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Physical Function May Be Preserved by Managing Cardiovascular Disease Risk Factors

Managing cardiovascular disease (CVD) risk factors may play a role in preserving physical function during the aging process, according to a new research article published in The Journals of Gerontology, Series A: Biological Sciences and Medical Sciences.

“Approximately 10 percent of older adults have muscle weakness and diminished physical function that leads to adverse health outcomes and physical disability,” said lead author Shivani Sahni, PhD. “Since loss of physical function contributes to reduced mobility, disability, institutionalization, and mortality, management of CVD risk factors can help preserve physical function with age.”

This article, titled “Association of Vascular Health Measures and Physical Function: A Prospective Analysis in the Framingham Heart Study,” showed that vascular measures are associated with grip strength in cross-sectional analyses and change in gait speed (a measure of physical function) in longitudinal analyses.

This is one of the first community-based studies to comprehensively examine the relationship of aortic stiffness and vascular function with age-related decline in physical function. Higher aortic stiffness was associated with loss of physical function over ~11 years, said Sahni, who is an associate professor of medicine at Harvard Medical School and an associate scientist at the Hinda and Arthur Marcus Institute for Aging Research at Hebrew SeniorLife. She directs the Nutrition Program at the Marcus Institute.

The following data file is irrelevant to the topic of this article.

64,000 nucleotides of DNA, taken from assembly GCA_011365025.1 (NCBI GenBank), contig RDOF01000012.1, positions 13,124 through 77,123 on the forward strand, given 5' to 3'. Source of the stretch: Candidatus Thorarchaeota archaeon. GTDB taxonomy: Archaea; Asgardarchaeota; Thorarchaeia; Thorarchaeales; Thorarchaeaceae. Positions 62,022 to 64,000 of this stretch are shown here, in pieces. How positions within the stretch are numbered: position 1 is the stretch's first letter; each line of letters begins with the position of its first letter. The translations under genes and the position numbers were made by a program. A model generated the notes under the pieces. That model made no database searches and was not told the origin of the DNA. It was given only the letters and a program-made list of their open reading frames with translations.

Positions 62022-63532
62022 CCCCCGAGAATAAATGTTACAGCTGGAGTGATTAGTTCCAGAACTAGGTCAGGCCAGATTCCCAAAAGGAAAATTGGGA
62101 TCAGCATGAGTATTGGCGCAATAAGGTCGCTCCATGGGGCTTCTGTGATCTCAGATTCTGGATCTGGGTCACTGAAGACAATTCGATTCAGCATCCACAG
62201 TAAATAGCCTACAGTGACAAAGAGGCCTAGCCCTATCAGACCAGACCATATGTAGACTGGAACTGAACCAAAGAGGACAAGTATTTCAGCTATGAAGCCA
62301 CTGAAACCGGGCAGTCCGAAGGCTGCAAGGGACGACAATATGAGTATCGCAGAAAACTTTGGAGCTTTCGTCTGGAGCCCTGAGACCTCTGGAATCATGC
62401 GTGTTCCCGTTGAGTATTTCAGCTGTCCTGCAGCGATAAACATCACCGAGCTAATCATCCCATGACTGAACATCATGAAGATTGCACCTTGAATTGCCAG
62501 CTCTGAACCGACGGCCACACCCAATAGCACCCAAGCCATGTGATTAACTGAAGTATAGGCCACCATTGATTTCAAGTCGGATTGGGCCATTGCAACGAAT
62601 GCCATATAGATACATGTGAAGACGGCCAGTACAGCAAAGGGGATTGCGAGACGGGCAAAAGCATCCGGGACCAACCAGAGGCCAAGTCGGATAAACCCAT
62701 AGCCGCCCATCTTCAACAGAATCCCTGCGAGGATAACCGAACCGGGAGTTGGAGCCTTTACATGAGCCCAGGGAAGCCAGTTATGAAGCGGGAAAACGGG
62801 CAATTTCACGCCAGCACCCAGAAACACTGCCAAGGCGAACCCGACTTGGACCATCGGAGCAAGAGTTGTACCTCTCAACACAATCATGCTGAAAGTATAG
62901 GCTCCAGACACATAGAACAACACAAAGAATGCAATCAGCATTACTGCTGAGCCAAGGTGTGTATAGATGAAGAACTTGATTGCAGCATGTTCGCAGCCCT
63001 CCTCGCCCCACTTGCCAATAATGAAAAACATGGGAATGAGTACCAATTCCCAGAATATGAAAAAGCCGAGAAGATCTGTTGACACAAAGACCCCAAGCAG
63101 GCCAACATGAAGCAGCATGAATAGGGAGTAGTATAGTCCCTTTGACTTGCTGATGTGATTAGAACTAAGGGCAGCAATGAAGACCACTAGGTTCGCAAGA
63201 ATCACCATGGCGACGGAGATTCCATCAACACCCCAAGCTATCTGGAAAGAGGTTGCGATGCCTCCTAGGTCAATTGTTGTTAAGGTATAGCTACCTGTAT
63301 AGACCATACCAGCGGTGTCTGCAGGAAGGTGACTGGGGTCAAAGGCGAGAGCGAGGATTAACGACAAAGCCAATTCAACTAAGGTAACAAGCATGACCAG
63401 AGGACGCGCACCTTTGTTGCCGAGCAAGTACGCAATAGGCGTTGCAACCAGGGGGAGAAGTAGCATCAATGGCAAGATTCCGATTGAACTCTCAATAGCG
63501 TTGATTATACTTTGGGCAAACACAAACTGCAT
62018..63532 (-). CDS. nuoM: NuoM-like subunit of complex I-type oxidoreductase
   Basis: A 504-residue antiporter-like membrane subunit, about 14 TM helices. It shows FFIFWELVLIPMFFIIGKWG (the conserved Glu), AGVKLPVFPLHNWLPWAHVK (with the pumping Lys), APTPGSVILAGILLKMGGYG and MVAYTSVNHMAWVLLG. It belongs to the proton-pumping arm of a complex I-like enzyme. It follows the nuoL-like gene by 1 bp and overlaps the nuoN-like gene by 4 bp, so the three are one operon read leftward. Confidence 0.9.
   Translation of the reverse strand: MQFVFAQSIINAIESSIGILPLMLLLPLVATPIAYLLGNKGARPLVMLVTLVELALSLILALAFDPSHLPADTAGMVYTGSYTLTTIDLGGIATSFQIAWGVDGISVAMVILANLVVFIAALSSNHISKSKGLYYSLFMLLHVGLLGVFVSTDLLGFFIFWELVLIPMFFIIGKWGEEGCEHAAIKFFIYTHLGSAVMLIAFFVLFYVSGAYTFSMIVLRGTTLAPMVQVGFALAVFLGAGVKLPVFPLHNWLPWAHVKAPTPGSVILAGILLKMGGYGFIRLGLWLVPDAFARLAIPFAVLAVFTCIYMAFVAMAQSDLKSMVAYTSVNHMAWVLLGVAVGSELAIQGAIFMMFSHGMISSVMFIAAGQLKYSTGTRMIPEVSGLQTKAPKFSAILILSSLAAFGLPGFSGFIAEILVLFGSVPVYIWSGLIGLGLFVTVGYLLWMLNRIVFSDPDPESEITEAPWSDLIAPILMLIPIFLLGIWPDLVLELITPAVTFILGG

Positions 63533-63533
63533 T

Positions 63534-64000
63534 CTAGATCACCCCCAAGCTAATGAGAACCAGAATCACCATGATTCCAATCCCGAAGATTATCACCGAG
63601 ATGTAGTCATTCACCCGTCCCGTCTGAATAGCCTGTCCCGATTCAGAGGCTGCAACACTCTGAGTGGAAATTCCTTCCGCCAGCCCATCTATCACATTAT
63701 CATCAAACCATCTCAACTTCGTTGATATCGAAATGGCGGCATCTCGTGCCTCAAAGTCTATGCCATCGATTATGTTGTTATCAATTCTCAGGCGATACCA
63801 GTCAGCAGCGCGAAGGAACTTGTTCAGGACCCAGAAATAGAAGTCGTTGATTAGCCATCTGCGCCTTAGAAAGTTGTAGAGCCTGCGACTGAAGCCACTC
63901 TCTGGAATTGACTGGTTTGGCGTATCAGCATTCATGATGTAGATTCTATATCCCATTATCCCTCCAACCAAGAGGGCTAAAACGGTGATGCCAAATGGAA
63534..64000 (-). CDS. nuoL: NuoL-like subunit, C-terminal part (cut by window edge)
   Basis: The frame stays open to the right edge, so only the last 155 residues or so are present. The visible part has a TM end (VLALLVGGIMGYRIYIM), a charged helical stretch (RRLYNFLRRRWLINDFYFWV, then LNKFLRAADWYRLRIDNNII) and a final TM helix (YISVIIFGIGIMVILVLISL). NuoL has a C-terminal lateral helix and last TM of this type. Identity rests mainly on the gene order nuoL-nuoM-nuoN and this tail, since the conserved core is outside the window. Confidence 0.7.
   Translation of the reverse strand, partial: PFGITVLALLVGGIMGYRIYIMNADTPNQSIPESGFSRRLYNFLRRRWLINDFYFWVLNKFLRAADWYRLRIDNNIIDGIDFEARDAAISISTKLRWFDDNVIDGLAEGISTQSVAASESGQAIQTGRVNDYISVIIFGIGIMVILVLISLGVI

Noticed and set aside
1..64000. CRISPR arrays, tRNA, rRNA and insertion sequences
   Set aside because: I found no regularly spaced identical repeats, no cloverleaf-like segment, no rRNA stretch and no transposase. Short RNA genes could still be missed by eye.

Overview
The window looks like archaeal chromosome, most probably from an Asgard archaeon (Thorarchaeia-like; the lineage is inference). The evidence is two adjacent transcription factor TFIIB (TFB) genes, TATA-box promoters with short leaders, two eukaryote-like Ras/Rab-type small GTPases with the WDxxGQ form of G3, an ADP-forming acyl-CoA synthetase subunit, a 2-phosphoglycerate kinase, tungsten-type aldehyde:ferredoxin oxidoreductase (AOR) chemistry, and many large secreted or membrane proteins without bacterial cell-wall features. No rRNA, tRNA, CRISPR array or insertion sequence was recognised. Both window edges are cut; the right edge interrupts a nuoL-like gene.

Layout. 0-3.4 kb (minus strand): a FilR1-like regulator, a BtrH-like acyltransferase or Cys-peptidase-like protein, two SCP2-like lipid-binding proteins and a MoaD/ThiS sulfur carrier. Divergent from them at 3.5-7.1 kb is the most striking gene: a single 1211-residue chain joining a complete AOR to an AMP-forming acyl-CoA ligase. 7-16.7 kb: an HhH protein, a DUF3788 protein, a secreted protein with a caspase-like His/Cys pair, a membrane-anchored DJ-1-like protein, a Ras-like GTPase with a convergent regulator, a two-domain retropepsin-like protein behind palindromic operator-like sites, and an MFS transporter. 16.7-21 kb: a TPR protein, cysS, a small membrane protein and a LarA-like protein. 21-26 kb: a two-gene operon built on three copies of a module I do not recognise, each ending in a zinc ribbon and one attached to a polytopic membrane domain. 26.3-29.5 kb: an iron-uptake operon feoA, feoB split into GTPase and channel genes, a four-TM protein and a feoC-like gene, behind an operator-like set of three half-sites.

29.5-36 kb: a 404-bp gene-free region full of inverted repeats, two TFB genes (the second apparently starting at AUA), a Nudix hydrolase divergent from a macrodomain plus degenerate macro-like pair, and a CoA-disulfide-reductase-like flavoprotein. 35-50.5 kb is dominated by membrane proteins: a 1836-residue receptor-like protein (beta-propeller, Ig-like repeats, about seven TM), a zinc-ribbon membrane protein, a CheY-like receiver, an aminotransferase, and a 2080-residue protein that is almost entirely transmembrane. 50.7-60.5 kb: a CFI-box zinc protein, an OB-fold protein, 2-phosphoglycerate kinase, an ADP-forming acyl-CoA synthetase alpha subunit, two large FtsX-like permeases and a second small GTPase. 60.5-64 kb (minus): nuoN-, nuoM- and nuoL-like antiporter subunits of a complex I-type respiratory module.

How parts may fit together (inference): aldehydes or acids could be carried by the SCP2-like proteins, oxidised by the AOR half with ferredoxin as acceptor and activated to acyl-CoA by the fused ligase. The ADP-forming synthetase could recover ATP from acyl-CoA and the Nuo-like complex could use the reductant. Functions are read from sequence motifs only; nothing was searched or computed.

Blood flow declines with aging, in part due to arterial stiffening. Consequent dysfunction in blood vessel dynamics may contribute to organ pathology and declines in muscle mass, explained Sahni. Yet, few studies have specifically assessed the role of vascular function, and changes in functional muscle measures such as mobility and muscle strength.

The current study utilized data from a large cohort of relatively healthy men and women and extends previous investigations by utilizing a longitudinal study design.

The majority of previously published studies have utilized cross-sectional study designs with modest sample sizes. The authors said they believe that future studies should evaluate whether interventions that target vascular health may reduce age-related declines in physical function. This is important because one third of older adults experience physical limitations contributing to reduced mobility, disability, institutionalization, and mortality. Hence, there is a need for development of novel interventions that target prevention of physical limitations in older adults.


The Journals of Gerontology, Series A: Biological Sciences and Medical Sciences is a peer-reviewed publication of The Gerontological Society of America (GSA), the nation's oldest and largest interdisciplinary organization devoted to research, education, and practice in the field of aging. The principal mission of the Society — and its 5,500+ members — is to advance the study of aging and disseminate information among scientists, decision makers, and the general public. GSA’s structure also includes a policy institute, the National Academy on an Aging Society.

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